If the shortest distance between two points is a straight line, and the shortest distance between one end of the pool and the other is…a straight line, then why do so many swimmers NOT take the straight line? Are you one of them? Do you add unnecessary distance to every length you swim?
We focus so much on how fast we get OFF the wall that we sometimes forget how important it is to go STRAIGHT when we leave the wall. We spin (or flip) around as quickly as possible. We say, "OK, let’s try it," to whatever position our feet happen to land in. And then we hammer off the wall (if you can call a one-legged, sideways push-off a "hammer"). Combine this with the fact that most of us have to circle-swim in practice, with other swimmers hard on our heels, and it’s no wonder that our turns are lopsided. In practice, our bodies push off over and over again to the right. So why are we surprised when we push off to the right in a meet? The problem only gets worse in a race, when there’s no time to think and you’re spinning as fast as you can.
Why Do It:
When you race, you don’t want to waste ANY time by adding distance to your event. You want to direct all your efforts into getting to the other end as quickly and efficiently as possible. Underwater Spin & Push-Off helps you focus on the correct foot position, hand/arm position, and hip position for a straight, powerful push-off.
How To Do It:
This drill is fun, and easy for me to practice in my backyard pool. It’s the PERFECT distance across, so I can make several turns on one breath. If you don’t have a pool that’s 20 to 25 feet wide, then simply practice one Underwater Spin & Push-Off at a time.
1. Stand at least 5 yards away from the wall (outside the flags if you’re in a 25-yard pool). Push off the bottom, or give a few kicks to get started, and swim into the wall under water. Adjust your pull so that you hit the wall with two hands, and with your body stretched out.
2. As soon as you touch the wall, spin around with a tight tuck, and push off as fast as you can.
3. Try not to look at the line on the bottom, because that will line you up, and makes the drill a little too easy. You want to go by FEEL and instinct, rather than by SIGHT and thought. Test your body awareness by closing your eyes for an instant as your hands touch the wall. Once you touch and close your eyes, spin as fast as you can, then push off, open your eyes, and see where you’re heading.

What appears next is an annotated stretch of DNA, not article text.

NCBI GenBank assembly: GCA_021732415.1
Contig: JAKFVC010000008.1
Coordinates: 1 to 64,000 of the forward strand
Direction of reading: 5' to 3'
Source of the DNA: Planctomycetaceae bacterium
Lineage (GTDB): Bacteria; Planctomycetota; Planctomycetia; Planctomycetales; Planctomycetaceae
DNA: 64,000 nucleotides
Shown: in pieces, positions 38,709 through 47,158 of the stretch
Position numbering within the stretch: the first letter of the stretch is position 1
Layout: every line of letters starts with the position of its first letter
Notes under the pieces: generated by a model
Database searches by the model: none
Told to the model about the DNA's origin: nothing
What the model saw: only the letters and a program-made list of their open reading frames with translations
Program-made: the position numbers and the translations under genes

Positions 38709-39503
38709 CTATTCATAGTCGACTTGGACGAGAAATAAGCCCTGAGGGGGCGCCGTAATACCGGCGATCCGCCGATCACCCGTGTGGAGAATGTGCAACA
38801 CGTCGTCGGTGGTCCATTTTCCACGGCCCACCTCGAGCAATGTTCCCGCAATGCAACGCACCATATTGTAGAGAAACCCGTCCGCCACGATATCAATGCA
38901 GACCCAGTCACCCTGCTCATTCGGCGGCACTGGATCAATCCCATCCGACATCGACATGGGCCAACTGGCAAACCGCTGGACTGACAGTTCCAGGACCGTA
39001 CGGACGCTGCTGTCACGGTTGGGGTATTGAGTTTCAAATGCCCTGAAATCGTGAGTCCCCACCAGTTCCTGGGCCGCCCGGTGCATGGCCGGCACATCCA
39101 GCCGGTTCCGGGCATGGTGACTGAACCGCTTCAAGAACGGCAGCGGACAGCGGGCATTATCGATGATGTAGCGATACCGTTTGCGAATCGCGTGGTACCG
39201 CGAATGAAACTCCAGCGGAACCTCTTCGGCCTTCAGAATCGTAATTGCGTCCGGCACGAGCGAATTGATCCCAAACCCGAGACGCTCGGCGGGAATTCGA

4. You’ll find that if you push off at even a small angle, you have to make a huge correction to get back in line, and this really slows you down. You’ll soon realize that to swim FAST, you need to initiate your push-off in a straight line.
How To Do It Really Well (the fine points):
You’ll notice that my backyard pool has no markers on the bottom — except for the drain. This makes it really challenging to stay straight (and even to determine WHERE the wall is). I have to go by FEEL. If I place just one small marker on the bottom, it helps clue me in to a better push off (and makes me appreciate how helpful the lines on a competition pool can be).
By keeping my body and turn under the surface, my rotation and spin will be slow, but that’s not the point of the drill. The point is to see how well you can line up your feet, torso, and arms for a STRAIGHT push-off. You won’t spin like this when you’re swimming, but you DO want to leave the wall perfectly on every length, and this drill helps you focus on just that.
In the video, it’s easy to see the difference between when I’ve pushed off correctly (I travel in a straight line) and when I’ve hit it a little bit wrong (I veer off and travel a crooked line to the other side). Try to focus your attention so that you feel any sideways movement of your body. Adjust your feet, body, and arms as necessary to eliminate this feeling, so that you’re traveling as short a distance as possible toward the other end.
Finally, understand that if you take just an extra instant to plant your feet correctly on the wall, you’ll be more consistent in pushing off STRAIGHT. This is a valuable trade-off of accuracy versus time. A firm, straight push-off will also give you more momentum and power than a one-legged, off-balance push-off. Taking time to plant your feet can actually make you faster in the long run.